In a set of short video interviews (below) published by Code for Cape Town (Code4CT), three high school girls in the city discuss why they code.
Their reasons are diverse: introspective Azraa reflects on coding as a creative practice; Charney says she finds coding fulfilling because it can be used to generate social change; while Tracy marvels at the simplicity and practicality of coding as a tool.
Emma Dicks, founder and director at Code4CT, says one of the reasons the organisation made the videos is to help boost and broaden the representation of women in ICT. "If we document the stories of our girls in their uniqueness, we're already changing the face of technology," she says, adding that the organisation plans to continue making more videos like these.
Dicks observes that limited media representation of what coding is and who can do it can prevent people from realising coding's value and availability to them.She reports that while the learners in Code4CT's programme quickly grow to love coding and appreciate its importance to them, the organisation often struggles with convincing potential participants to try it.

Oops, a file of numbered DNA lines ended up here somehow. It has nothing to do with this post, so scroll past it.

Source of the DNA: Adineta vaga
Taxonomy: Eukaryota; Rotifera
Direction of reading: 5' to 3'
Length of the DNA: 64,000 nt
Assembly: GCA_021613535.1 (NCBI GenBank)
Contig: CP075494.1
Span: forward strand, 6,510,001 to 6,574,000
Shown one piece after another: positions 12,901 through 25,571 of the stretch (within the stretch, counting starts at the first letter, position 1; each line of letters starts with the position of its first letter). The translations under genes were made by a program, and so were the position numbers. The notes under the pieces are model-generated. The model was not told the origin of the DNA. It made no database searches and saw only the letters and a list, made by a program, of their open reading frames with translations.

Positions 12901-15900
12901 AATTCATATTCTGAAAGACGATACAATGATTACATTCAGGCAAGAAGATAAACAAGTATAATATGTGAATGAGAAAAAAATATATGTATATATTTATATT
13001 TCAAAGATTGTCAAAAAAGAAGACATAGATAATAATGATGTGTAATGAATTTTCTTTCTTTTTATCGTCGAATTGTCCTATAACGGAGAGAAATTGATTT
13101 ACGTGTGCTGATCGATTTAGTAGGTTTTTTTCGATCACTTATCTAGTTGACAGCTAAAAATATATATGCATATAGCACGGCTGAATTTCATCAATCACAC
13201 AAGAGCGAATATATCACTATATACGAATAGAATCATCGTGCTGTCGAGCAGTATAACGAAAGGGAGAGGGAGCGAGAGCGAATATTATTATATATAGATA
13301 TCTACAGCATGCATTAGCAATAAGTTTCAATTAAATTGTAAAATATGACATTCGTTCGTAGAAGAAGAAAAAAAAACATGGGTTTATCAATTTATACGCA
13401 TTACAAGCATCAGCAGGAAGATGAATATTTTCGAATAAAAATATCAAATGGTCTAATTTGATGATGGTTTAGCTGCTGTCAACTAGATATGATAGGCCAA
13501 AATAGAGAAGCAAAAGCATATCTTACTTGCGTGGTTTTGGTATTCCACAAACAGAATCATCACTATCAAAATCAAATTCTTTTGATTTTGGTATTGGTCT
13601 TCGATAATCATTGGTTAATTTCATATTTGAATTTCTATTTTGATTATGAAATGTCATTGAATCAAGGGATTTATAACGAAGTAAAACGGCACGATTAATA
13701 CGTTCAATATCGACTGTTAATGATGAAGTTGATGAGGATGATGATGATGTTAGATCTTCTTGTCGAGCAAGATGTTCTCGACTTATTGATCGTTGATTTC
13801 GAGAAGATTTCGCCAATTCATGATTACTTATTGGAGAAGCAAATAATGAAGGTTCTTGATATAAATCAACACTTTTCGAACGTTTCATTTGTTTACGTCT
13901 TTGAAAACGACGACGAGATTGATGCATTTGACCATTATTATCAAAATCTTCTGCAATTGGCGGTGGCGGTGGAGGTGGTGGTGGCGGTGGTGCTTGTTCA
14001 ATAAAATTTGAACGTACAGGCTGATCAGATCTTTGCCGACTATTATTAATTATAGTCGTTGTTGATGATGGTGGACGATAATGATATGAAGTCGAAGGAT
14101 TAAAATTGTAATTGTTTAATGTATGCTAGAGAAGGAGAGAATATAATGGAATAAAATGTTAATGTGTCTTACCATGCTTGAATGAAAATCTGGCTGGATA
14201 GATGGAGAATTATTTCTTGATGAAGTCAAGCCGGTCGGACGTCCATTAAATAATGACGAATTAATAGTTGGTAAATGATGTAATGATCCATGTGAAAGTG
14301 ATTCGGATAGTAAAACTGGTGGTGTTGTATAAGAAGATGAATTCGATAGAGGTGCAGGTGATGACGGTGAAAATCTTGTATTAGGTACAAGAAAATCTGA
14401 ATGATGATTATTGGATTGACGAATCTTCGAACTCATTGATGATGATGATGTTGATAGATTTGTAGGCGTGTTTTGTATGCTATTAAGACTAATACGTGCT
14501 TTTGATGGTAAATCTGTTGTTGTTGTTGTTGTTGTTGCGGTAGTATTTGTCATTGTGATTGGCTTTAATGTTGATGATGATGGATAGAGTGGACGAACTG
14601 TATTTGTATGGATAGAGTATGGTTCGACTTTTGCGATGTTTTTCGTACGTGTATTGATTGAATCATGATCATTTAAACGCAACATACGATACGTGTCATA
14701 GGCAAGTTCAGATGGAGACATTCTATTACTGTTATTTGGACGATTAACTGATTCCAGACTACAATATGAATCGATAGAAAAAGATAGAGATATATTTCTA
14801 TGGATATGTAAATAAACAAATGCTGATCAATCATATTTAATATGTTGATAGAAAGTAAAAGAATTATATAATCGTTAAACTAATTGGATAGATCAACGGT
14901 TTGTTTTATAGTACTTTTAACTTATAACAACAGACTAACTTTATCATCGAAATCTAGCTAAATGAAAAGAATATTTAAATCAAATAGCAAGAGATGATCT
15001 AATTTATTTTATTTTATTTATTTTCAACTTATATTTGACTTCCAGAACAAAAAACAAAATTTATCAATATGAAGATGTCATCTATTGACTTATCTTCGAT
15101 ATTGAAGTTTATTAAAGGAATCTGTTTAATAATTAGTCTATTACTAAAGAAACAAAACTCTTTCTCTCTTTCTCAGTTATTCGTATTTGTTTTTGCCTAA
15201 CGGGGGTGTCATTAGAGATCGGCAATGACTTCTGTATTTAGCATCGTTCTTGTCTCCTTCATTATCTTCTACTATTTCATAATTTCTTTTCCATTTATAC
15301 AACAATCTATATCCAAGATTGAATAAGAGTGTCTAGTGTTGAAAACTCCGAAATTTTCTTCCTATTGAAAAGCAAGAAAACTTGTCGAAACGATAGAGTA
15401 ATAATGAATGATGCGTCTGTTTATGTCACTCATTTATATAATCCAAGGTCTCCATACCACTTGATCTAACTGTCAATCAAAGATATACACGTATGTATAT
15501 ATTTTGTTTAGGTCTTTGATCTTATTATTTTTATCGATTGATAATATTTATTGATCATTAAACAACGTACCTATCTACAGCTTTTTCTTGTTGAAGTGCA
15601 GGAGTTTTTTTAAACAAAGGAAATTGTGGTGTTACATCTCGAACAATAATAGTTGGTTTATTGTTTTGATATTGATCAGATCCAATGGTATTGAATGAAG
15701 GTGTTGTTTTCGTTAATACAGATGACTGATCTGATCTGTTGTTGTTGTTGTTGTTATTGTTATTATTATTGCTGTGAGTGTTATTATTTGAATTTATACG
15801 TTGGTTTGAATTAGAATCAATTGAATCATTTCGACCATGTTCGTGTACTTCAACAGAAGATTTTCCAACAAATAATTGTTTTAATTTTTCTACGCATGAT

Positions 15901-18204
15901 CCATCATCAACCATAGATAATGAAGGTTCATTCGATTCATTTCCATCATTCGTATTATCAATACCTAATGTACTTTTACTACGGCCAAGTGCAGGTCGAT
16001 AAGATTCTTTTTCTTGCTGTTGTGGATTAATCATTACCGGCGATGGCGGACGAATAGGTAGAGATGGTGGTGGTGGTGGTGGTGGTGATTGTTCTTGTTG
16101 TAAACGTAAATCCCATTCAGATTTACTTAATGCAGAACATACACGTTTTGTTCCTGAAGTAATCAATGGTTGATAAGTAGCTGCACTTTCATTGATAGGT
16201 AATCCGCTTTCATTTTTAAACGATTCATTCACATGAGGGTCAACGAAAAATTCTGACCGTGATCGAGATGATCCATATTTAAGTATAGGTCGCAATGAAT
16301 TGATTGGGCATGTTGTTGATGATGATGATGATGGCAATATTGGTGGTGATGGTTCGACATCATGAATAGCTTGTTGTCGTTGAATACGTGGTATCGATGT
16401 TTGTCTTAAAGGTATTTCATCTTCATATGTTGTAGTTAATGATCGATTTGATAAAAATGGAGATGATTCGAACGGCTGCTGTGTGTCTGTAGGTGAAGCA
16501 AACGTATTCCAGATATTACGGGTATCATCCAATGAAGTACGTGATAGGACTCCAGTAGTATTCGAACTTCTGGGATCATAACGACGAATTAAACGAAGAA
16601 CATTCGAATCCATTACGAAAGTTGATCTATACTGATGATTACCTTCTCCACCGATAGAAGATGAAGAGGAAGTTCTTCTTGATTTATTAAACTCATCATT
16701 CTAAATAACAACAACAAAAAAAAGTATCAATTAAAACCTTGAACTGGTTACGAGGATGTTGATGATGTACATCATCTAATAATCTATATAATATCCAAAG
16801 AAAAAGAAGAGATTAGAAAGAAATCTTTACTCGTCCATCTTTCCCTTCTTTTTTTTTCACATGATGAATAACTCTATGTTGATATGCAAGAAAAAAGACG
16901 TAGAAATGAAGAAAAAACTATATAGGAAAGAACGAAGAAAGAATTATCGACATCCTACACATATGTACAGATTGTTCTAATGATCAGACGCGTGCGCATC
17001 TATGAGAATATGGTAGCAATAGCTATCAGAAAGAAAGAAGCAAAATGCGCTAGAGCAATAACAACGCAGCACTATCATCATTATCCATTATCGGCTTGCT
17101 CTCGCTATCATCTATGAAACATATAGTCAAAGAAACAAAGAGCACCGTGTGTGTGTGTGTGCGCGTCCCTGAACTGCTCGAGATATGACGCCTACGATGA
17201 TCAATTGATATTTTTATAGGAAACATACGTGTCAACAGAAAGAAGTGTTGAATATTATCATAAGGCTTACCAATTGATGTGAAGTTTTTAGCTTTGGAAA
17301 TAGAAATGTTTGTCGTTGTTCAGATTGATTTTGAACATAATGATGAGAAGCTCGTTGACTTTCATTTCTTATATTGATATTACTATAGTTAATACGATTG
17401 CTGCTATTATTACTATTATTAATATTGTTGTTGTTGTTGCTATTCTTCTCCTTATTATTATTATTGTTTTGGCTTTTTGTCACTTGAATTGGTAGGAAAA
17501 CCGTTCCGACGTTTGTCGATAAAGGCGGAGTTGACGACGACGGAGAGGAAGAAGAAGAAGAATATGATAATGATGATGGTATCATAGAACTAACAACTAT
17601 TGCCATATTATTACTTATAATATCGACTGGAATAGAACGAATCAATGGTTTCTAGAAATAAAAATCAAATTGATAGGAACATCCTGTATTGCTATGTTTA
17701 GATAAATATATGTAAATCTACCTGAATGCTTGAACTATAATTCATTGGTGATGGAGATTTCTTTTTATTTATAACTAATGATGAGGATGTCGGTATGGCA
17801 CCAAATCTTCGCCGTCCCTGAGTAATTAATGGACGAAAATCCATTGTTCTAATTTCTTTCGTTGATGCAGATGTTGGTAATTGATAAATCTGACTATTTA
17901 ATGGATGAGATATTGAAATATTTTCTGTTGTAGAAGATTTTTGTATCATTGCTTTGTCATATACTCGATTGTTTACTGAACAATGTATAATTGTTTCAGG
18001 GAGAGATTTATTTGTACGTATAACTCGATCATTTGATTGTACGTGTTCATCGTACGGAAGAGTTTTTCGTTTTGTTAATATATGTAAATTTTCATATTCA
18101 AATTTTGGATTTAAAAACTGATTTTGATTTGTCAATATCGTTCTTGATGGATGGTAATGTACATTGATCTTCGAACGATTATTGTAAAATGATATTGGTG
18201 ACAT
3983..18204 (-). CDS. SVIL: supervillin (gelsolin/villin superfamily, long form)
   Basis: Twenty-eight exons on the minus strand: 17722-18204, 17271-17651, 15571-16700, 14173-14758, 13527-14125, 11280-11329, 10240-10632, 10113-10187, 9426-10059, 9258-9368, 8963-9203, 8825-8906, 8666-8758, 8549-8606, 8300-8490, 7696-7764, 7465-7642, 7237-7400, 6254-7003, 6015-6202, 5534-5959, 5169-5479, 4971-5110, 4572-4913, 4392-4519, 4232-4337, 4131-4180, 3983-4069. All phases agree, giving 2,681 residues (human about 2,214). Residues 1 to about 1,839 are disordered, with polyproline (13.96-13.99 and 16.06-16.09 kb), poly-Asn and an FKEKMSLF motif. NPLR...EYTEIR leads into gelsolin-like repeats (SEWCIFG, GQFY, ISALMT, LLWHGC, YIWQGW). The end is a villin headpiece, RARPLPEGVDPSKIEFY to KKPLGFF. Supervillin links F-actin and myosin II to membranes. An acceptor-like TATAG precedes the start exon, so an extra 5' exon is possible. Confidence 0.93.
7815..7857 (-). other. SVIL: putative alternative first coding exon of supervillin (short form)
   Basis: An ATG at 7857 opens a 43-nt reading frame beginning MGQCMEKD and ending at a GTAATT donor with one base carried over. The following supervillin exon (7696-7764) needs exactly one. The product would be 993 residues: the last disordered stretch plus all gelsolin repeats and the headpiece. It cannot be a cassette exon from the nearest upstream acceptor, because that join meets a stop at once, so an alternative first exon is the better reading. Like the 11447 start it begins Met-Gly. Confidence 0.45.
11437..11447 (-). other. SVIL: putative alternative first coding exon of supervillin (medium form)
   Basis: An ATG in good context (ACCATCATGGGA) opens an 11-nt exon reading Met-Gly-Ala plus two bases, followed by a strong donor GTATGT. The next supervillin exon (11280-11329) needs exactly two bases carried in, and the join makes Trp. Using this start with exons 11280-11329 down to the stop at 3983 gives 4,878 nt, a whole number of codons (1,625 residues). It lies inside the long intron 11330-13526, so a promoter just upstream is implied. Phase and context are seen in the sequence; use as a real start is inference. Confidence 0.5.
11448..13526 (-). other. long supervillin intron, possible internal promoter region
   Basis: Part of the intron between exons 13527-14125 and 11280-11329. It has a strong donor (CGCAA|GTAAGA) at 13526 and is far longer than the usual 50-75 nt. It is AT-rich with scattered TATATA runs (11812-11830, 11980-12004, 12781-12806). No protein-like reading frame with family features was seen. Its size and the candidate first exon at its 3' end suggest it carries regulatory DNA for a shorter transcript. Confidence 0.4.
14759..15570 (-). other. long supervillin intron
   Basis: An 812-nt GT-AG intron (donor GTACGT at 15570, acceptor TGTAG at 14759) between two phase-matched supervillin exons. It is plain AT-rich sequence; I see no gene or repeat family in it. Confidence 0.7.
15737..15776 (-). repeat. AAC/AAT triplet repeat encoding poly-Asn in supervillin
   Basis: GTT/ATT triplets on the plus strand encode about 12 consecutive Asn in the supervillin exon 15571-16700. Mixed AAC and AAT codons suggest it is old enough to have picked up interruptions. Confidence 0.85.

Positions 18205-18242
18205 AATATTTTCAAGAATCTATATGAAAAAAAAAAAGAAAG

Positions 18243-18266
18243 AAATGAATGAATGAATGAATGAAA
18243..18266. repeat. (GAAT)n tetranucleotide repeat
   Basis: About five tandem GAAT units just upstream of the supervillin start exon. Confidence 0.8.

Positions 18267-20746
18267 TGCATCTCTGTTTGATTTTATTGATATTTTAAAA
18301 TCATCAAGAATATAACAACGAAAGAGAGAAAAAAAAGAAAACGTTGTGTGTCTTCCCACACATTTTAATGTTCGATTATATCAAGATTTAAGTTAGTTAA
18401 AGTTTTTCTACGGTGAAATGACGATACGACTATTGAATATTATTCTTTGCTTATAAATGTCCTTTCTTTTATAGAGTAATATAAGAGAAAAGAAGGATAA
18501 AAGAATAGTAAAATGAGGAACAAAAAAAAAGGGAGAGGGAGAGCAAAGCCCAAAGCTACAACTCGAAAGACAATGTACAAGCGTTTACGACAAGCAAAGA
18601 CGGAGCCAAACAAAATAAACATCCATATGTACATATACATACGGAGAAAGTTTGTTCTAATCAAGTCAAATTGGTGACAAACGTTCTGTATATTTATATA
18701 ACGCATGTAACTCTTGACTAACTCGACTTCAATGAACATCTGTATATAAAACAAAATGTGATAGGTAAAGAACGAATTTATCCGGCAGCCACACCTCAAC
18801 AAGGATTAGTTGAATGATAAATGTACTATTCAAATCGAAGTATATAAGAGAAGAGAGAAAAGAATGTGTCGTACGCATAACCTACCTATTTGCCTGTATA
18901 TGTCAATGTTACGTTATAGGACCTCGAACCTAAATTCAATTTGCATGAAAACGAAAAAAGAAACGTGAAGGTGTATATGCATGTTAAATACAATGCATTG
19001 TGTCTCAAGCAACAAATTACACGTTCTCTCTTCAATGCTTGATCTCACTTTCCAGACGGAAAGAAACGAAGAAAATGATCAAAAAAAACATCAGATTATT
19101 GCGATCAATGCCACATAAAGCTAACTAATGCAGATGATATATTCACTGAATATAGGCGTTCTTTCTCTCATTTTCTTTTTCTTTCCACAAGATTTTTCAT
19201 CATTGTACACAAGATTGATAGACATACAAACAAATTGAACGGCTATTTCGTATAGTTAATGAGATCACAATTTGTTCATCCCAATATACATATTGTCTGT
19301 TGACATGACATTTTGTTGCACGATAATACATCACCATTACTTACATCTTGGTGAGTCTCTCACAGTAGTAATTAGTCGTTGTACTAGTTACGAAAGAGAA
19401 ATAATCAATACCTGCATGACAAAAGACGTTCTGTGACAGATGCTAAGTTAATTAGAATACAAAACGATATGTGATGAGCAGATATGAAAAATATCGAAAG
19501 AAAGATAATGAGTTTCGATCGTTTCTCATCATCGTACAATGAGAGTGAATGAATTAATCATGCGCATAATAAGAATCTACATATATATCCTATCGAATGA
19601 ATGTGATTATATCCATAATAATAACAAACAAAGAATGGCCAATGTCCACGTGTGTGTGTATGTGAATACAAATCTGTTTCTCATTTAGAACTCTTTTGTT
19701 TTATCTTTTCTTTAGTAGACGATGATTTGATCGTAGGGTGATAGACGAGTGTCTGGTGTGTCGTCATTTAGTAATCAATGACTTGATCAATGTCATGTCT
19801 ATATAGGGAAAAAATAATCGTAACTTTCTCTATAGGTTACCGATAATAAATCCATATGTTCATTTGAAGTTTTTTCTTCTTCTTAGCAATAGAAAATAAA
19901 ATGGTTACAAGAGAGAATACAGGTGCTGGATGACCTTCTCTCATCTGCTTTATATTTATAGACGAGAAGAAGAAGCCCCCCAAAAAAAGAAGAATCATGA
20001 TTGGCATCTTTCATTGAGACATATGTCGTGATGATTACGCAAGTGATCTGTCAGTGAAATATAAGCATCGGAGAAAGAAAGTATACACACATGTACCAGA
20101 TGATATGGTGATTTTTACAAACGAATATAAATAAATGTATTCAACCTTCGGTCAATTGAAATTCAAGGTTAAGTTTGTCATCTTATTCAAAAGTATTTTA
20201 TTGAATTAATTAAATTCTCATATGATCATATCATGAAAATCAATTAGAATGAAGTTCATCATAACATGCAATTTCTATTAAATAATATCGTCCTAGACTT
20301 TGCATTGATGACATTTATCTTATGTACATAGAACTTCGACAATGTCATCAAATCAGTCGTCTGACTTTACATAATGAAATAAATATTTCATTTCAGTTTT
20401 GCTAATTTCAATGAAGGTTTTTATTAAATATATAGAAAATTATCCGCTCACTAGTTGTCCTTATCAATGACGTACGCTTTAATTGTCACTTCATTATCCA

Many young women have been led to think that coding is "something that's not achievable for them personally, and they're not capable of it," explains Dicks.
Code for Cape Town runs coding and design thinking programmes for girls in Grades 10, 11, and 12, and aims to help young women realise their potential to code, as well as the wide array of potential applications for coding – especially social change.
Dicks puts forward that ICTs are not pitched as tools for social innovation as much as they could be, observing that young people who want to help others tend to gravitate more quickly to more traditional career fields, such as medicine and teaching.
By teaching young women to Code, Code4CT hopes to equip them with the ability to execute some of the ideas they come up with to benefit their societies.
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